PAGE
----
What you discover very quickly in working world (particularly when you work in the arts) is that when it actually happens, team work is flipping brilliant.  Of course we should all have independent approaches, unique ideas and confidence in what we bring to the job as individuals, but we should also enjoy the many advantages that proper team work offers.

As you might remember from previous posts, I am currently working in a front of house team on a large-scale kids’ show in London.  The job is difficult and the show is not really aimed at my demographic, but the experience is ace.  As they say in The Lego Movie song, everything is cool when you’re part of a team.  Here are a few lovely things about team work that might dispel some of those trust exercise (shudder) memories:

In jokes – weeks, months and even years after the event, in jokes can help a team to feel connected to one another.  In jokes are also a good way to just have a bit of fun at work when the chips are down.

People understand why you’re stressed – if you turn to a colleague and go “aaaargh” (or something slightly more articulate), nine times out of ten they will get what you’re on about.  Not having to explain your stress and still managing to get sympathy is pretty darn efficient.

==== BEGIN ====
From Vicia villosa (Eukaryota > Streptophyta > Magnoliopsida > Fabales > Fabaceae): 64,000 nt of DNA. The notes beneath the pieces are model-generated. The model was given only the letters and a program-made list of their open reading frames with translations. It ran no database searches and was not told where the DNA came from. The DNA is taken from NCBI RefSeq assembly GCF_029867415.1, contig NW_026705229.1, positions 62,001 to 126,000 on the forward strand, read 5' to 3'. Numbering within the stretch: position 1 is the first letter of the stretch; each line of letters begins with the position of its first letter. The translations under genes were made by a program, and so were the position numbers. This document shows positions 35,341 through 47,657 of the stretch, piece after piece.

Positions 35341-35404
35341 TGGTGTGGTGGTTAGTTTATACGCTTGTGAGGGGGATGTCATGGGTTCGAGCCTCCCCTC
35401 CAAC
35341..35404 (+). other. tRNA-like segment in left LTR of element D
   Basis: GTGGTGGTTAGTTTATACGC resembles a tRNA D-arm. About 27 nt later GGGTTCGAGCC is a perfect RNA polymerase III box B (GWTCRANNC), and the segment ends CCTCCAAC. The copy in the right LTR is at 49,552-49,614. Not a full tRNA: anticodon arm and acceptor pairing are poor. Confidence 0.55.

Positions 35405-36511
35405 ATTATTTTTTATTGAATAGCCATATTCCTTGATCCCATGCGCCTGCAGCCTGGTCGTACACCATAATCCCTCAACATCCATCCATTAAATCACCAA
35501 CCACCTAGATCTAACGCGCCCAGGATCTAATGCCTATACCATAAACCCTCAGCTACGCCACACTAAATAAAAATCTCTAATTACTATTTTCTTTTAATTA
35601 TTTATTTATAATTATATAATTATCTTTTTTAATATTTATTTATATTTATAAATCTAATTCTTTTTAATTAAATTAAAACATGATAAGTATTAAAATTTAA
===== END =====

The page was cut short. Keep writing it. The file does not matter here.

The play’s the thing – working with a whole bunch of people who care about the same project you do is brilliant, because you are constantly reminded that you are all working towards something bigger than any of you.  This can be scary and inspirational in equal measure, but it is always a motivator.

Down time – it is so nice to unwind in the company of people whose day you’ve shared.  There’s a sense of mutual achievement and good humour when my colleagues and I get the train home from work together, even though most of us have at least an hour’s commute ahead of us.  Stopping at the amazing frozen yoghurt place on our way from work to the station helps, too.